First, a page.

RIVERSIDE, Calif. — The arraignment for a California man accused of fatally shooting two people in a movie theater has been postponed until Sept. 27.
The charges against Joseph Jimenez, 20, of Corona, were amended last week to include a second murder count, the Los Angeles Times reported. The motion to delay the arraignment was brought by Jimenez’s defense attorney, Charles Kenyon, according to The Press-Enterprise of Riverside.
Anthony Barajas, 19, a TikTok star, and his friend, Rylee Goodrich, 18, were shot in the head during a showing of “The Forever Purge” inside the Regal Edwards Corona Crossings Theater on July 26, according to KTLA. Goodrich died at the scene.
Barajas died early Saturday, the Corona Police Department announced Barajas’ death in a news release.
“The Forever Purge” is a 1-hour, 44-minute feature, the fifth installment in “The Purge” horror franchise. It is based on the premise of an annual ritual when murder and mayhem become temporarily legal, Variety reported.
On Wednesday, Jimenez had a jailhouse interview with the Press-Enterprise. Jimenez told the newspaper that voices in his head that had tormented him for months told him to kill Goodrich and Barajas.
Jimenez added that he was diagnosed with schizophrenia about eight months ago and was taking medication before he stopped taking his pills, according to the Press-Enterprise. At that point, Jimenez said he decided not to refill his prescription when they ran out, the newspaper reported.
On Thursday, Kenyon objected to the interview, asking Superior Court Judge Ronald L. Taylor to limit future jailhouse visits with Jimenez to those approved by the defense lawyer, the Press-Enterprise reported. The attorney added that the interview violated attorney-client privilege and was done without his permission.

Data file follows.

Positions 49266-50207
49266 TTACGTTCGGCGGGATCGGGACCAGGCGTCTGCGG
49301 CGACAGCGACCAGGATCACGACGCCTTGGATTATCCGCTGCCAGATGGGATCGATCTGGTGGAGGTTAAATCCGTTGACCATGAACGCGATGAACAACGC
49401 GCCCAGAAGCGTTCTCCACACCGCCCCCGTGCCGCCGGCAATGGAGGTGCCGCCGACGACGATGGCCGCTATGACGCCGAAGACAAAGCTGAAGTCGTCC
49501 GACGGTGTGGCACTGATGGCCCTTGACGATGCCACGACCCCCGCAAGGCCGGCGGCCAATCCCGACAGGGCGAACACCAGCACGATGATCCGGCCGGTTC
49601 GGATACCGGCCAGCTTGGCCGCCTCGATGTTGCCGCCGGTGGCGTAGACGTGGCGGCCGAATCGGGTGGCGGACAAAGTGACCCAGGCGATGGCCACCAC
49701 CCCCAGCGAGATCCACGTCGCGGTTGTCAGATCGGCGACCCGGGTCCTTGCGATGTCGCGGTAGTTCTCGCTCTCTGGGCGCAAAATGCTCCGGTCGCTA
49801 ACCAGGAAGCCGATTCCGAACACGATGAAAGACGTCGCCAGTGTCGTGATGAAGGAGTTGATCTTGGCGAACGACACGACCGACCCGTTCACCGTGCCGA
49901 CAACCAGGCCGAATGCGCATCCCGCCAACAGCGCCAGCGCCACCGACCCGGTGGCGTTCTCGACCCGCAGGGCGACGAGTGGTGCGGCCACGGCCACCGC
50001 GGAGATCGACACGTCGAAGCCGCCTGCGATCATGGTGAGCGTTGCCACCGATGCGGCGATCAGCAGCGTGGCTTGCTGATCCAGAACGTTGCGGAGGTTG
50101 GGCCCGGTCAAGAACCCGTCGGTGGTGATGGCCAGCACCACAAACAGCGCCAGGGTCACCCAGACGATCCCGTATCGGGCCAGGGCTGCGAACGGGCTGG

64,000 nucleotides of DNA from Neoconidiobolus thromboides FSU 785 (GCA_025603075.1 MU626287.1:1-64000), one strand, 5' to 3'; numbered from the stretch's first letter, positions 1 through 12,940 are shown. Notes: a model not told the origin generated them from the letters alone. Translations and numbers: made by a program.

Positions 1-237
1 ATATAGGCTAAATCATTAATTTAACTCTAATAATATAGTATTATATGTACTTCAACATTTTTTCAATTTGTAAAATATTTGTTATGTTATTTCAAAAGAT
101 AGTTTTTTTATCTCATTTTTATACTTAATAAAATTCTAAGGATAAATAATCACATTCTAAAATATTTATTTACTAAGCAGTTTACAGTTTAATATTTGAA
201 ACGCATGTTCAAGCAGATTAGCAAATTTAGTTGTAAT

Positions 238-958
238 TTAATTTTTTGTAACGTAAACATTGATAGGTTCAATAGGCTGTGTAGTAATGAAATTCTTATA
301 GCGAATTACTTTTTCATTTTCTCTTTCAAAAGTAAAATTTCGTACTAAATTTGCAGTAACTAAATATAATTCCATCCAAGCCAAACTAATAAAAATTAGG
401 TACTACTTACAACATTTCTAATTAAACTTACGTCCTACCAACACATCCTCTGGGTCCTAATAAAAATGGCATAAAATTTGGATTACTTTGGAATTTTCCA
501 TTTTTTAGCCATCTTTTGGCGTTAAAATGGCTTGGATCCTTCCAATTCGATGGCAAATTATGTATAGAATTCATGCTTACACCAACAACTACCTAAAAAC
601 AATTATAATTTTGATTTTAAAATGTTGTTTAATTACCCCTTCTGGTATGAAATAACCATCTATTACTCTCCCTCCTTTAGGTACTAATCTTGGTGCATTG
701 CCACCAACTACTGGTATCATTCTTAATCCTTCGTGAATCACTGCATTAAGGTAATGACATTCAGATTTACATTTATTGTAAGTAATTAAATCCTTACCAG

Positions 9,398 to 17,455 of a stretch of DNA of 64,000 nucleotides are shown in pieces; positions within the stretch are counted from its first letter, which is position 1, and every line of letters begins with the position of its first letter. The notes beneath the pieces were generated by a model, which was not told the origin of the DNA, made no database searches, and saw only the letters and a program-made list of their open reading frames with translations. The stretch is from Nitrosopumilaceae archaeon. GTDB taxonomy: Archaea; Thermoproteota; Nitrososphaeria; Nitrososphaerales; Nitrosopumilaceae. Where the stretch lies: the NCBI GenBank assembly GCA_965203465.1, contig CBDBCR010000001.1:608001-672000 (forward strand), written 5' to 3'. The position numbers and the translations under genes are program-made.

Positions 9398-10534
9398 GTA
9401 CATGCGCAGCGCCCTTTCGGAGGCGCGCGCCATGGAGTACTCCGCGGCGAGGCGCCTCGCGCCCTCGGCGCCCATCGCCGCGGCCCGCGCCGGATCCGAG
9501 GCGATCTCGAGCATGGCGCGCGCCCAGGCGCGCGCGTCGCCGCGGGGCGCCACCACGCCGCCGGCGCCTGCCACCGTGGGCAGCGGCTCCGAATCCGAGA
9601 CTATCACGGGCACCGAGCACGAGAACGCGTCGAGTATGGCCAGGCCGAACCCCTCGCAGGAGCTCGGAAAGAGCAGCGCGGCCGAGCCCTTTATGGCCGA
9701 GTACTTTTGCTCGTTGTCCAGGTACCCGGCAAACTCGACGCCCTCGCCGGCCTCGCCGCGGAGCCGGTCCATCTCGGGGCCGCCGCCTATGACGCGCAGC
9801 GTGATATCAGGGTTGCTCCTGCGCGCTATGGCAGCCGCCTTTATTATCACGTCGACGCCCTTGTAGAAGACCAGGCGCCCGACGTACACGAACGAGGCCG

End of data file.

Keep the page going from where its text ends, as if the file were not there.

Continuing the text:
“At no point did we authorize that, approve that, agree with that, in fact, we’ve been very clear about making no comments to the press or anyone in this case,” Kenyon told the court.
Taylor granted the motion.
Deputy District Attorney Kevin Beecham asked that search warrants in the case be sealed, the Times reported.
David Snyder, executive director of the First Amendment Coalition, said Kenyon was wrong, according to the Press-Enterprise.
“The statement that it’s unauthorized and that it violated attorney-client privilege is nonsensical,” Snyder told the newspaper. “Journalists aren’t required to get permission from the lawyer to talk to the defendant, and the defendant has the right to talk to anyone he wants without his attorney’s permission.”
Snyder said Kenyon could have told Jimenez not to speak with the media about the case.
“But that didn’t happen, apparently,” Snyder told the Press-Enterprise.
In addition to the two counts of murder, the charges against Jimenez include a special circumstance of multiple murder and a special circumstance of lying in wait because he sneaked up and attacked the victims, District Attorney spokesperson John Hall told reporters after the hearing.
The charges make him eligible for the death penalty, the Times reported.
In a search warrant obtained by the Times, Corona Detective Jason Goudy said that six people were in the audience for the 9:35 p.m. PDT showing of the movie.
Jimenez watched the movie with three friends, the warrant stated. He left halfway through the showing, returning with a bag and informing his friends that he had a “strap,” according to the warrant. That left only Barajas and Goodrich inside the theater with Jimenez.
According to the warrant, the friends told investigators they believed Jimenez had brought a gun into the theater, the Times reported.
The friends told Jimenez that they needed to use the bathroom and left the theater, according to the warrant. Several minutes later, the friends, who were in the theater’s parking lot, told investigators that they saw Jimenez “run outside the theater and run to his vehicle” and drive away, the warrant said.
©2021 Cox Media Group